The business-as-usual scenario, with five degrees Fahrenheit global warming and ten degrees Fahrenheit at the ice sheets, certainly would cause the disintegration of ice sheets. The only question is when the collapse of these sheets would begin. The business-as-usual scenario, which could lead to an eventual sea level rise of eighty feet, with twenty feet or more per century, could produce global chaos, leaving fewer resources with which to mitigate the change in climate. The alternative scenario, with global warming under two degrees Fahrenheit, still produces a significant rise in the sea level, but its slower rate, probably less than a few feet per century, would allow time to develop strategies that would adapt to, and mitigate, the rise in the sea level.

The alternative scenario I have been referring to has been designed to be consistent with the Kyoto Protocol, i.e., with a world in which emissions from developed countries would decrease slowly early in this century and the developing countries would get help to adopt "clean" energy technologies that would limit the growth of their emissions. Delays in that approach—especially US refusal both to participate in Kyoto and to improve vehicle and power plant efficiencies—and the rapid growth in the use of dirty technologies have resulted in an increase of 2 percent per year in global CO2 emissions during the past ten years. If such growth continues for another decade, emissions in 2015 will be 35 percent greater than they were in 2000, making it impractical to achieve results close to the alternative scenario.
posted by russilwvong at 8:11 AM on September 6, 2006


Rant incoming...

You reactionaries are so scared of change.

If you're interested in what just a tiny bit of global warming does to human civilization, do a search for "Little Optimum" or "Medieval Warm Period" on Google.

The change? Approximately 1°C hotter around 800-1300 AD, approximately 1°C cooler around 1400-1850 AD. Less than the changes involved in our current warming trend.

The effects? Wales was wine country. L.A.'s climate moved to friggin' Portland. The friggin' Norman Conquest was possible in part because of warmer conditions (and productive agriculture) in southern Britain - and the Norman Conquest, arguably, changed the entire course of Western civilization. Western North America dried up - archaeological evidence exists that indicates massive drought during this time. East Africa also dried up. The cool period wasn't a picnic, either - imagine the River Thames freezing solid. Regular occurrence in the late 1600's.

Why bring this up? Because folks are using this to say that global warming is nothing to panic about - it's happened before, after all, and that folks are being "reactionary."

The issue isn't that we're precipitating it - although we do know that we have an effect, we don't know to what extent. The issue isn't that it's occurring - it's occurred before, obviously.

The issue is the rate at which it's occurring is increasing drastically. Just one °C was enough to actually change the course of Western civilization - we're going to overshoot that in the next 20 years.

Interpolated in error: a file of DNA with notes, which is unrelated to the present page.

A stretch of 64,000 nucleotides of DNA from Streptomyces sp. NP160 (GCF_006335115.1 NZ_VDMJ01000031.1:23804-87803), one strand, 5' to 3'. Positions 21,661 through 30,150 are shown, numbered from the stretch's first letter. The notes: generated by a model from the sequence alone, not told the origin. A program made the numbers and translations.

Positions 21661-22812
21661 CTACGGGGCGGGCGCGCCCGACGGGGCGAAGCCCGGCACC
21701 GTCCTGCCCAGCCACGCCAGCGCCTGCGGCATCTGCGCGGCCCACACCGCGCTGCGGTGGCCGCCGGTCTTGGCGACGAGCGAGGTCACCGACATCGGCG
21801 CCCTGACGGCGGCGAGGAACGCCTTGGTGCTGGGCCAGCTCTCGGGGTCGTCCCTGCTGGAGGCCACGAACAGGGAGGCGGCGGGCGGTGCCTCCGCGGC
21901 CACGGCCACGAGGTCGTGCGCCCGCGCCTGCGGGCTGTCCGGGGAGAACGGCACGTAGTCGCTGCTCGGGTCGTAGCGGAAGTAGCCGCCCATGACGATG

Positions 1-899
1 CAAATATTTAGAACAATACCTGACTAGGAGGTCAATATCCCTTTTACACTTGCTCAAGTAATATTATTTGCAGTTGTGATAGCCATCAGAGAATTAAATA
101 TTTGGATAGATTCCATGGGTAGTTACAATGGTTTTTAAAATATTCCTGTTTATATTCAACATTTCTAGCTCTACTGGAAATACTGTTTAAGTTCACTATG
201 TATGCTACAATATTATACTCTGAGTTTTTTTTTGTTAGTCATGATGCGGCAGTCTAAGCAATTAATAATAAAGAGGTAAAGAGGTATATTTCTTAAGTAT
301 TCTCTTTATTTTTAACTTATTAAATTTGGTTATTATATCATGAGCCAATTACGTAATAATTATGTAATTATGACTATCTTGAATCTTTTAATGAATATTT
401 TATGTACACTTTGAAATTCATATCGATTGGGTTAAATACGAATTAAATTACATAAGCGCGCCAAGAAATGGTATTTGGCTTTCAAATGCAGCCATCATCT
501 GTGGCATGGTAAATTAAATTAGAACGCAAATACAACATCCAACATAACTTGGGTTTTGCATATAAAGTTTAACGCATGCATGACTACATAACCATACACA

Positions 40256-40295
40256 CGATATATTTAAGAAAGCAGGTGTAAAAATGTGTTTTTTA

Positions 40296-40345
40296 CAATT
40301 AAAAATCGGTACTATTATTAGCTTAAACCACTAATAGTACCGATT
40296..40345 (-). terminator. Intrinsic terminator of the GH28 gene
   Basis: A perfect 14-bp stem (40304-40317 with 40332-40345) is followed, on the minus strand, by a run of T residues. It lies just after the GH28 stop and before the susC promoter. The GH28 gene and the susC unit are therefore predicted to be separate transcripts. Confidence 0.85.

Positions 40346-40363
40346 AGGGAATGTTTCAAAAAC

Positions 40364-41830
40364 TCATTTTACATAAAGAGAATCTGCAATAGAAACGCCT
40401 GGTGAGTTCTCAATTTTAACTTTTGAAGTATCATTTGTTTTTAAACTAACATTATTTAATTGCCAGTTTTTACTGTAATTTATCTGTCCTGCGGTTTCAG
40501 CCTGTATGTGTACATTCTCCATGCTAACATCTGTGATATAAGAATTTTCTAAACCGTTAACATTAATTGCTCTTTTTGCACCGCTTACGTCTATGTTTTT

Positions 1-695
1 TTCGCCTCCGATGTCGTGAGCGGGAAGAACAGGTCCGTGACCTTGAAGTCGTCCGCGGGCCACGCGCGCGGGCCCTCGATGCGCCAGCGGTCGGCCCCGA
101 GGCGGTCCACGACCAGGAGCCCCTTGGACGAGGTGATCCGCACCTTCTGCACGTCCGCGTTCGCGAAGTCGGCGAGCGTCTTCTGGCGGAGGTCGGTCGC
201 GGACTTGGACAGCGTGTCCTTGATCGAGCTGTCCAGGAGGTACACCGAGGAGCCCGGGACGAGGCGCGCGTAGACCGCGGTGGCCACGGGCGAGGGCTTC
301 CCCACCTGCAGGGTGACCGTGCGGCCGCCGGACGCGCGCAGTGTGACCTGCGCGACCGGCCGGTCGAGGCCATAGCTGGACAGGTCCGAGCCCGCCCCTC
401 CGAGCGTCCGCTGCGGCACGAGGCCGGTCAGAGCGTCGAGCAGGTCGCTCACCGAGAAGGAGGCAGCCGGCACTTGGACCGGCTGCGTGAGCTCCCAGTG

We've already had nearly that amount of change (0.6 °C, +/- 0.2 degrees) in the time we've been discussing it, and the rate of change is increasing. The IPCC indicates we're looking at between 1.4 and 5.8 °C of warming between 1990 and 2100, and the 5-year average bears that rate out so far - we've jumped 0.1°C a decade. Even the most conservative models are looking at 1.5-4.5 degrees of change. In short, we're looking at a change that's already affecting food, water, climate, and humanity in general, and the change is getting more pronounced.

That's the issue. We're probably not going to be able to 'fix' it, but we can affect it by slowing our contribution to it, and we can adapt to it. Agricultural regions are going to shift. Climates are going to shift. We can at least prepare for it.

As my parents would say, "I don't care who did it, I don't care how it happened - just deal with it."
posted by FormlessOne at 9:07 AM on September 6, 2006


interesting thread
posted by Smedleyman at 9:46 AM on September 6, 2006


Jfuller, you are an obstinate fool.
posted by [expletive deleted] at 10:27 AM on September 6, 2006


For those of you who are imagining a lush, tropical paradise:

The species that will adapt most quickly to rapid climate change are the ones with the shortest lifespans: more generations equals more time for advantageous mutations to take hold. Insects. Microbes. Long-lived species are less likely to be able to adapt successfully. Trees, for example.

So if you're picturing Club Med at the north pole, make sure you include swarms of biting flies and locusts hovering over treeless plains. Also, all the good beaches will be underwater.

Sure, eventually the larger species will catch up, and we might indeed wind up with lush forests and so on. But for the first few thousand years, arid wasteland is probably a more accurate description.

(A friend of mine had this insight last spring, when an unusually warm winter led to massive webworm infestations here: picture entire houses coated in sticky webs and crawling caterpillars; large areas of trees completely denuded. One anomalous winter isn't indicative of global warming, of course. But it can be suggestive of the sort of results we can expect.)
posted by ook at 11:35 AM on September 6, 2006


This is not exactly NEW news... read the full depth of this in "Field Notes from a Catastrophe: Man, Nature, and Climate" Change which offers the complete picture on climate change.
posted by hard rain at 12:01 PM on September 6, 2006




Yeah. That's the one that caught my eye a couple years back. I think that permafrost is going to be a really, really serious problem.
posted by muppetboy at 10:45 PM on September 6, 2006


maybe many square miles of mylar could slow it down?
posted by muppetboy at 10:47 PM on September 6, 2006